The other motor home departed about 7 a.m. and I made a decision at this point to head to camping ground that had a WiFi connection, so I could telephoned the doctor in Sumner, NZ. as I was getting suspicious of my diagnosis and thought was time to get a professional opinion, so we headed to the closest one which was about 42 km away, a rather nice campground on the edge of a lake, one of three in a row, but the only one listed with WiFi. That is one thing to be listed with WiFi and another thing for guests to receive it.
We pulled in and started registration to spend a couple of days here, but found we could not connect to the WiFi, and if by some chance we were able to it was going it cost €8 an hour which was barely acceptable and as we could not get a connection we decided to move on, and we found a campground just over the border in the Czech Republic near a village called Rejstejn that had a free WiFi service, which appealed to my Scottish nature a lot more.
So we headed off there, driving along what at one point was a one-way Road and made me think of the new GPS system advertised in England suitable for motorhomes and caravans where you keyed in your motorhome length, height and weight and the GPS made sure you were only given roads suitable for your vehicle. However in this case we made it to the motor camp successfully, found it was being run by a Dutchman who had owned at the last two years, so we have no problems with the language as most Dutch are fluent in English.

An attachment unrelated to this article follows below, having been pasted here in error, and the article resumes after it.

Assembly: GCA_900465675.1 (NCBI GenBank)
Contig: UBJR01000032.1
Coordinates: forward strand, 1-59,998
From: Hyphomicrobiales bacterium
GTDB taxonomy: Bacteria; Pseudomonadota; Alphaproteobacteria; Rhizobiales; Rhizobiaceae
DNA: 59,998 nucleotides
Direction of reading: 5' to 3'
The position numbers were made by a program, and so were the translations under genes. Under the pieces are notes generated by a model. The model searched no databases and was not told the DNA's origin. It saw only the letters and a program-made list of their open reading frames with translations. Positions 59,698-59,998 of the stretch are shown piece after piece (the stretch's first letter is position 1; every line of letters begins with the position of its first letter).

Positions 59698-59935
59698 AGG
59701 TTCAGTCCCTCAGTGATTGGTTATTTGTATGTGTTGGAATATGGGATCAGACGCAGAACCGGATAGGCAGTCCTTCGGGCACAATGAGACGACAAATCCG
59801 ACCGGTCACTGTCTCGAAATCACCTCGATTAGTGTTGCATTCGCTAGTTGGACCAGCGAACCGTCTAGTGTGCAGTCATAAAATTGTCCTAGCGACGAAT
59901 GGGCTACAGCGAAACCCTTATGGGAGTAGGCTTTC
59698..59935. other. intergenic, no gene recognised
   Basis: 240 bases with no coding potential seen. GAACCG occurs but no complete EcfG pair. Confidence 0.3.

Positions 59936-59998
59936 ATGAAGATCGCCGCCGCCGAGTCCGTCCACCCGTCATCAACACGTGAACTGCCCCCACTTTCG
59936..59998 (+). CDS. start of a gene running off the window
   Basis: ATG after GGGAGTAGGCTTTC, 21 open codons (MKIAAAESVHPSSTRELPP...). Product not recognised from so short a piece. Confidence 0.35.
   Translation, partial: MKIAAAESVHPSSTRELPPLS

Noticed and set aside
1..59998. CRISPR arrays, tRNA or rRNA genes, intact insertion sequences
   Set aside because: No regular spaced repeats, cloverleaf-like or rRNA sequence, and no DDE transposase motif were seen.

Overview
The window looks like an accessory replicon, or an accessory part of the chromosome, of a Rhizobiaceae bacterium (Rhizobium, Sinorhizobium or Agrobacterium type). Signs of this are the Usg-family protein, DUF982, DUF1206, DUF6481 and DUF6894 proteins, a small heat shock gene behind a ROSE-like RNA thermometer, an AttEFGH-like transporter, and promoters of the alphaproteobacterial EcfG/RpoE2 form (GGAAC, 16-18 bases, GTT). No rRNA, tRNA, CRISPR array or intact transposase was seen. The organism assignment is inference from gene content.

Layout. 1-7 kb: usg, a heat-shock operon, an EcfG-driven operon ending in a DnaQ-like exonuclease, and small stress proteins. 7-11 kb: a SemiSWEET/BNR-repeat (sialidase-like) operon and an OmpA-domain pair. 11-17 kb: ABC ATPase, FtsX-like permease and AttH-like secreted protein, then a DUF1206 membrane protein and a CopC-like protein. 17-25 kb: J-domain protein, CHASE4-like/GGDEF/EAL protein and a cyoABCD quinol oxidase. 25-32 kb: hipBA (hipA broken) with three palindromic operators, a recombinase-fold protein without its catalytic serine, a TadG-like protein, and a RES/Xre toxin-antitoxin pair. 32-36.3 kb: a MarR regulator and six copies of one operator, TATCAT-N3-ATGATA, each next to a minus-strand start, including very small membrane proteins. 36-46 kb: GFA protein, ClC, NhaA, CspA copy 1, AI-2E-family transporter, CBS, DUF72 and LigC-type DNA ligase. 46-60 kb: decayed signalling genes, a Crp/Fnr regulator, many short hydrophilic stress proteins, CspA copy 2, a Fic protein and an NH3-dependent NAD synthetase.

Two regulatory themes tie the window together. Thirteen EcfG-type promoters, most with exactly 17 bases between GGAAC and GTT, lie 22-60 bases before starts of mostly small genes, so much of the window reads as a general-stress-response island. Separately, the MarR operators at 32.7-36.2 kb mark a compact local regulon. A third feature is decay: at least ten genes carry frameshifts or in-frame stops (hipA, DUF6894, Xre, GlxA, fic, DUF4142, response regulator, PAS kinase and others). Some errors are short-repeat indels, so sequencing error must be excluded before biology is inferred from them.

We tried one part of the campground and found it was just a fraction too far away from the WiFi signal so we shifted closer and have had perfect Internet connection.
Sunday night our time, Monday morning New Zealand time, I telephoned my Doctor via Skype, in Sumner, after sending an e-mail, outlining my symptoms, and his first comment, which made perfect sense to me, was that part of my spine was pinching a nerve which gave me pain in my hip, and made my right leg slightly numb, and this made a lot more sense than my original diagnosis of needing have replacement, as these things do not happen as fast as my current problem.
This is not the first time I have had had a problem with my spine in this way, suffering from osteoarthritis most of my spine is worn in from time to time I get a nerve pinched.
In the past I have gone to physiotherapist and I they have massaged and manipulated my back, (it was always interesting, I seemed to leave them with almost the same level of pain, but I guessed they must have done SOME good, or I hoped, over a two to three week period, and eventually the pain goes away. However at times I have been suspicious of this treatment and one of the other physios I went to after examining the x-ray and working on me for two different days gave the verdict that he really couldn't help me any more, and I found after 14 days I was back to normal.